- October 23, 2019
- Posted by: David Marshall
- Category: Business, Innovation, Productivity
Trying to recession-proof your business is like hurricane-proofing your house. Now, we don’t get many (actually, any) hurricanes in Central Texas, but I’ve got friends in Florida who tell me all about it.
They tell me the hurricane-prep is almost comical to watch: Five days before a major hurricane will make landfall, all the people who waited until then to start preparing suddenly leap into action. People swarm all over the grocery stores like a plague of locusts, buying up all the bottled water, bread, and eggs.
Then they swarm all over the home improvement stores, buying up all the plywood and generators. And once the hurricane is over (especially if it didn’t hit), people return their unused generators. It’s gotten so bad that a lot of the stores will no longer accept generator returns after a hurricane.
Of course, this is the wrong way to go about hurricane preparation. Proper hurricane preparation should start long before hurricane season even starts — June 1 through November 30.
That means real preparations for the next hurricane season should start on December 1.
You buy your plywood in advance, and pre-fit it to the windows and store it. Buy your generator on sale or from one of the people who couldn’t return theirs, and learn how to install and use it. And buy water coolers instead of bottled water, and fill those 24 hours before the hurricane makes landfall.
How Recession Proofing is Like Hurricane Proofing
The best way I’ve found to recession-proof a business is to drive the living daylights out of productivity, and make sure your company is as easy as possible to do business with. It may go against the grain of the work-life balance, but in a recession, you have to do a lot more with a hell of a lot less, so it’s better to streamline now when it’s less painful.
The first thing you need to do is change your business philosophy. Commit to Continuous, Consistent Improvement at all times. That means working to improve production and other goals during good times and bad. You can’t just wait for things to turn sour before you start looking for solutions. It may be too late by then.
Next, start measuring your output, your efficiencies, your errors, and anything else that affects your bottom line. This goes for your back office as well — even measuring your HR or accounts payable office could help you find problem areas.
Run lean where people are concerned. This may not be a popular thing today but running a lean operation means you’ve identified problem areas, less-than-capable employees, and even automation opportunities, and made changes. Now, all of your production is geared around having a streamlined operation. You can save money, give overtime as it’s available, and sock money away for the lean times. Otherwise, if you just start slashing the headcount, you’ll get rid of people who are actually essential to the operation, and their absence will create bigger problems than those you solved.
Running lean will push you toward Continuous, Consistent Improvements, as well as afford the people who were there, when things are more busy, more overtime. This way, the (hopefully) worst that can happen is that those associates would lose some of their overtime, but they wouldn’t lose their job or their benefits.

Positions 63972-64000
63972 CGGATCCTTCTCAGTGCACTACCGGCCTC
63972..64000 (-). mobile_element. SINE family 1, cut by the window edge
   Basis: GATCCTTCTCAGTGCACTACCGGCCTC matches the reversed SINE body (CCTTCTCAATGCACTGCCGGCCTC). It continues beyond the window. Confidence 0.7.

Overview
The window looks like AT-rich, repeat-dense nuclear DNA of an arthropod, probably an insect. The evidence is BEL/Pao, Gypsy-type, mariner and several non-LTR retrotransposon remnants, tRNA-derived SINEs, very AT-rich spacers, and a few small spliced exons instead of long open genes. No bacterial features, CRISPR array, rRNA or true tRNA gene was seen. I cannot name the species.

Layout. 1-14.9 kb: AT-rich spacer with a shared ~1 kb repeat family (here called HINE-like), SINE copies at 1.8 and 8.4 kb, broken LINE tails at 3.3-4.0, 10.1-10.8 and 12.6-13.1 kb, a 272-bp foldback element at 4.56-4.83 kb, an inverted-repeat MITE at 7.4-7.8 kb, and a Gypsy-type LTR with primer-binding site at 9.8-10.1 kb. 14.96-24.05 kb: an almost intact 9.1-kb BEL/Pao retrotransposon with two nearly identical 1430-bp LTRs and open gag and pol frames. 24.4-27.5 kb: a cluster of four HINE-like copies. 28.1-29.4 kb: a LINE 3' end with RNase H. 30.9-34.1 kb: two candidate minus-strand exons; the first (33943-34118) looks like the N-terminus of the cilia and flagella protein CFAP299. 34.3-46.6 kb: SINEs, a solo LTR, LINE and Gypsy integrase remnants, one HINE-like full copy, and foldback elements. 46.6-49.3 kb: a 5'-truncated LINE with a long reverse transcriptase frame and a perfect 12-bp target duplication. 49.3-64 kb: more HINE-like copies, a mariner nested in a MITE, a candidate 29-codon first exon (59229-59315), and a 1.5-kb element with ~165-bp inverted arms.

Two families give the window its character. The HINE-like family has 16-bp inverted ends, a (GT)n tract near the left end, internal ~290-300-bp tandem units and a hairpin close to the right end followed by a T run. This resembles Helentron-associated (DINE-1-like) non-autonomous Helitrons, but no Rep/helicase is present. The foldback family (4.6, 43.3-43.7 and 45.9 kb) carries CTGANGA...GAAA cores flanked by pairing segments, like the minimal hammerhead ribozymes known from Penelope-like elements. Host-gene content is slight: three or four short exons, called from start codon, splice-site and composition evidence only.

“I waited too long. What do I do now?”
If someone called me today and said, “I waited too long. What do I do now?” there are a few things I would tell them.
First, go through your organization chart and eliminate the under-performers. Period. Do it overnight, all at once. And not just on the floor, but your back office as well. If there are people who can’t meet the performance standards you’ve set for them, then they need to go, because they’re only serving as negative pressure on your productivity and overhead. That also goes for your executives. There are no sacred cows — when the cows are running out of milk, there are no sacred cows.
Do this with your product lines as well. A simple ABC analysis on your products will reveal those that aren’t making you any money, or may even be losing you money. Chances are, your top 10% of performers (your A performers) are making plenty of money, while the bottom 20% (the C performers) aren’t selling, and are only distracting from your overall purpose.
Look at who potentially deserves to be promoted. The cream will invariably rise to the top in a downturn. The people who are emotionally and intellectually engaged in the business will fight to keep it running. So reward them heavily. Reward them after the recession is over and recovery is on the way.
Finally, institute a culture of Continuous, Consistent Improvement. If you starting finding your improvements, you may identify some process issues that will fix some major problems quickly.
And once you have this system in place, you’ll be more easily able to assume a lean philosophy during the recovery, which will make the next recession less painful and easier to handle. You’ll find you don’t have to go through the roller coaster of bad morale and the hardship of hurting families.
I’ve been a manufacturing executive, as well as a sales and marketing professional, for a few decades. Now I help companies turn around their own business. If you would like more information, please visit my website and connect with me on Twitter, Facebook, or LinkedIn.
Photo credit: Andrew Heneen (Wikimedia Commons, Creative Commons 4.0)